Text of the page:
Using a new dataset of extreme rainfall covering 130 countries from 1979 to 2009, this paper investigates whether and how extreme rainfall-driven flooding affects democratic conditions. Our key finding indicates that extreme rainfall-induced flooding exerts two opposing effects on democracy. On one hand, flooding leads to corruption in the chains of emergency relief distribution and other post-disaster assistance, which in turn impels the citizenry to demand more democracy. On the other hand, flooding induces autocratic tendencies in incumbent regimes because efficient post-disaster management with no dissent, chaos or plunder might require government to undertake repressive actions. The net estimated effect is an improvement in democratic conditions.
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A well-known historical example is the severe 1970 flooding in Eastern Pakistan, which acted as a catalyst for Bangladesh’s Liberation War in 1971.
Escaleras et al. (2007) show that in countries with more corruption, earthquakes are more deadly.
The off-equilibrium prediction of the model is that rampant corruption in the flood year is followed by less democracy in the subsequent year, but then the regime faces an insurgency. The model also implies that preventing corruption after flooding events can go hand in hand with autocracy off-the-equilbrium.
Of more than 2100 court cases opened to investigate the death of 17,280 people, the judiciary was able to punish only one contractor, Veli Göçer, who was sentenced to 7.5 years (for a total of 195 deaths in the sites he built) and became a public name. Hundreds of other contractors escaped punishment.
Each year, approximately 320,000 km3 of water evaporates from the oceans and 60,000 km3 evaporates from lakes, lagoons and streams. Of the total of 380,000 km3 of evaporation, approximately 284,000 km3 falls back into the world’s oceans as precipitation and 96,000 onto the land surface, creating the hydrological cycle.
Cherrapunji in northeast India experiences the world's heaviest rainfall of up to approximately 10,922 mm (430 in.) per year. In the United States, the heaviest rainfall amounts—up to 1778 mm (70 in.)—are experienced in the southeast, followed by moderate annual accumulations, from 762–1270 mm (30–50 in.), in the eastern United States, and smaller accumulations, 381–1016 mm (15–40 in.), in the central plains.
The correlation between our measure and alternative data sources such as the National Center for Environment Prediction and the UN Food and Agricultural Organization agro-climatic database exceeds 0.8.
Adopting the standard deviation of monthly total rainfall in a given year for each 2.5° node to measure extreme rainfall yields qualitatively similar findings.
Our results remain qualitatively similar using the 95th, 85th, 80th and 75th percentile thresholds.
For example, Makkah Province in Saudi Arabia faces severe seasonal flash floods notwithstanding that it is situated in an arid area characterized by high temperatures and low rainfall.
The exclusion of smaller countries, such as country C in Fig. 2, is unlikely to affect our results, as we employ a large panel of 130 countries and capture extreme rainfall variations on a small-scale interval, i.e., 2.5° × 2.5°.
Our sample indicates that 25% of flooding events around the world during the 1979–2009 period affected at least 1% or more of a country’s population, on average.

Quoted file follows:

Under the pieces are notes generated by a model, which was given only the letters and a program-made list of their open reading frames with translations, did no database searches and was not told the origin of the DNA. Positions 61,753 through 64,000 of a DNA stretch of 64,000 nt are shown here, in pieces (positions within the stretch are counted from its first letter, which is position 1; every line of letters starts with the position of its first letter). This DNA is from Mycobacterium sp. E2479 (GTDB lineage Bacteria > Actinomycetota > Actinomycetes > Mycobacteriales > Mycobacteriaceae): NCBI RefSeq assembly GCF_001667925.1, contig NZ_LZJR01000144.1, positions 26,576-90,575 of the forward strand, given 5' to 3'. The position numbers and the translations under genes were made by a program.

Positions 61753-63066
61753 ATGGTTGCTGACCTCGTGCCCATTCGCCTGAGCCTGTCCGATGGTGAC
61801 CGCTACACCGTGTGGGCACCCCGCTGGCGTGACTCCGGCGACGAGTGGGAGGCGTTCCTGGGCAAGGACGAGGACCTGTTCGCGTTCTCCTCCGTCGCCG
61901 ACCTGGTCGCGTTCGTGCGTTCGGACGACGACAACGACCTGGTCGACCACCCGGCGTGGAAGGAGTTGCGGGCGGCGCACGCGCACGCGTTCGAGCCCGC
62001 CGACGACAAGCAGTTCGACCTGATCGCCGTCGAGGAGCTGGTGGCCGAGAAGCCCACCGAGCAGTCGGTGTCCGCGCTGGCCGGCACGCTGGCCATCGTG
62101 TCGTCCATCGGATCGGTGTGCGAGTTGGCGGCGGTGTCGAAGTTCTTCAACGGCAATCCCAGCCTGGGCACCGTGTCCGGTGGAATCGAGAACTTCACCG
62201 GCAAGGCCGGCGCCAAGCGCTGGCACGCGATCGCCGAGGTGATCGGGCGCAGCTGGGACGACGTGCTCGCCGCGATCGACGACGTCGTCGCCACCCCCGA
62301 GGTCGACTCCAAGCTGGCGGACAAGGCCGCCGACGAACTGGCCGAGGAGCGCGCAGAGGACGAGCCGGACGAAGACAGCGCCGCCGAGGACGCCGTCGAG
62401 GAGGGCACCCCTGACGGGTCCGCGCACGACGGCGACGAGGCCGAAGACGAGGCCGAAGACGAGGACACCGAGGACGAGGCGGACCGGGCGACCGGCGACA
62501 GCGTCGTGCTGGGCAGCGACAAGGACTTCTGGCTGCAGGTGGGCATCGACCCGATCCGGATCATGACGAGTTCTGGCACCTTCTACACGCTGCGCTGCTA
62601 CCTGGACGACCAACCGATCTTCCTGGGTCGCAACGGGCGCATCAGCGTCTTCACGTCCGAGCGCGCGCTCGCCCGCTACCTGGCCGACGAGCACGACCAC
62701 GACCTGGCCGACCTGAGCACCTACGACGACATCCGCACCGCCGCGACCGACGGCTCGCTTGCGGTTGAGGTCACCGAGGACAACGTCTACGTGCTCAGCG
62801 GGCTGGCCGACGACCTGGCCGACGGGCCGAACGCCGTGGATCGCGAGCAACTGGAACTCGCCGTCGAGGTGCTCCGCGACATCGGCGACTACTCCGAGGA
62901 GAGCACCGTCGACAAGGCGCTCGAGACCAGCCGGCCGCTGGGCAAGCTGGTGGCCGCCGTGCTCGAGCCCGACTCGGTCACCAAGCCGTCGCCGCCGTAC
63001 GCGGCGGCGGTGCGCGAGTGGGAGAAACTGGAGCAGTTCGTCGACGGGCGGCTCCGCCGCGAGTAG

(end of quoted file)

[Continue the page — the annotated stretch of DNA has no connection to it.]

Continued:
We would like to thank an anonymous reviewer for having revealed to us the lags in the timing of variables and their potential implications.
We take the natural log of the per capita agricultural output to maintain the underlying data distribution uniformly symmetric.
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We would like to thank Markus Brückner, Cahit Guven, Cem Karayalcin, Philip Keefer, Jakob Madsen, Ilan Noy, Paul Raschky, and Jeffrey Wooldridge for very useful input into this paper. All errors are our own.
See Table 6.
See Table 7.
Appendix 3: Data on other variables
The Polity IV project revised combined Polity score (i.e., Polity2), ranging from −10 to 10 (i.e., autocracy to democracy), is taken as the measure of democracy (Marshall and Jaggers 2005). It estimates the level of democracy based on the competitiveness of political participation, the openness and competitiveness of executive recruitment and constraints on the executives. In spite of having several methodological shortcomings, the Polity2 score is—arguably—the most accurate measure of democracy, thus is widely used in the literature (see Glaeser et al. 2004).
Our income measure—that is, real GDP per capita—and the population size are sourced from the Penn World Tables (PWT), version 7.0 (Heston et al. 2011), which provides data for the period 1950– 2009. The agriculture value-added data—measured as the share of the population for each country in a given year—are from the UN Statistical Division (UNSTAT, 2012).Footnote 18
The corruption index dataset—ranging from 0 to 6, in which higher values refer to higher political risk of involvement in corruption—are obtained from the PRS’s International country risk guide (see PRS-ICRG 2007). This PRS measure captures the corruption within the political system that is a threat to foreign investment by distorting the economic and financial environment, reducing the efficiency of government and business by enabling people to assume positions of power through patronage rather than ability, and introducing inherent instability into the political process (PRS-ICRG 2007).
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Rahman, M.H., Anbarci, N., Bhattacharya, P.S. et al. Can extreme rainfall trigger democratic change? The role of flood-induced corruption. Public Choice 171, 331–358 (2017). https://doi.org/10.1007/s11127-017-0440-1
- Extreme rainfall shocks
- Flood severity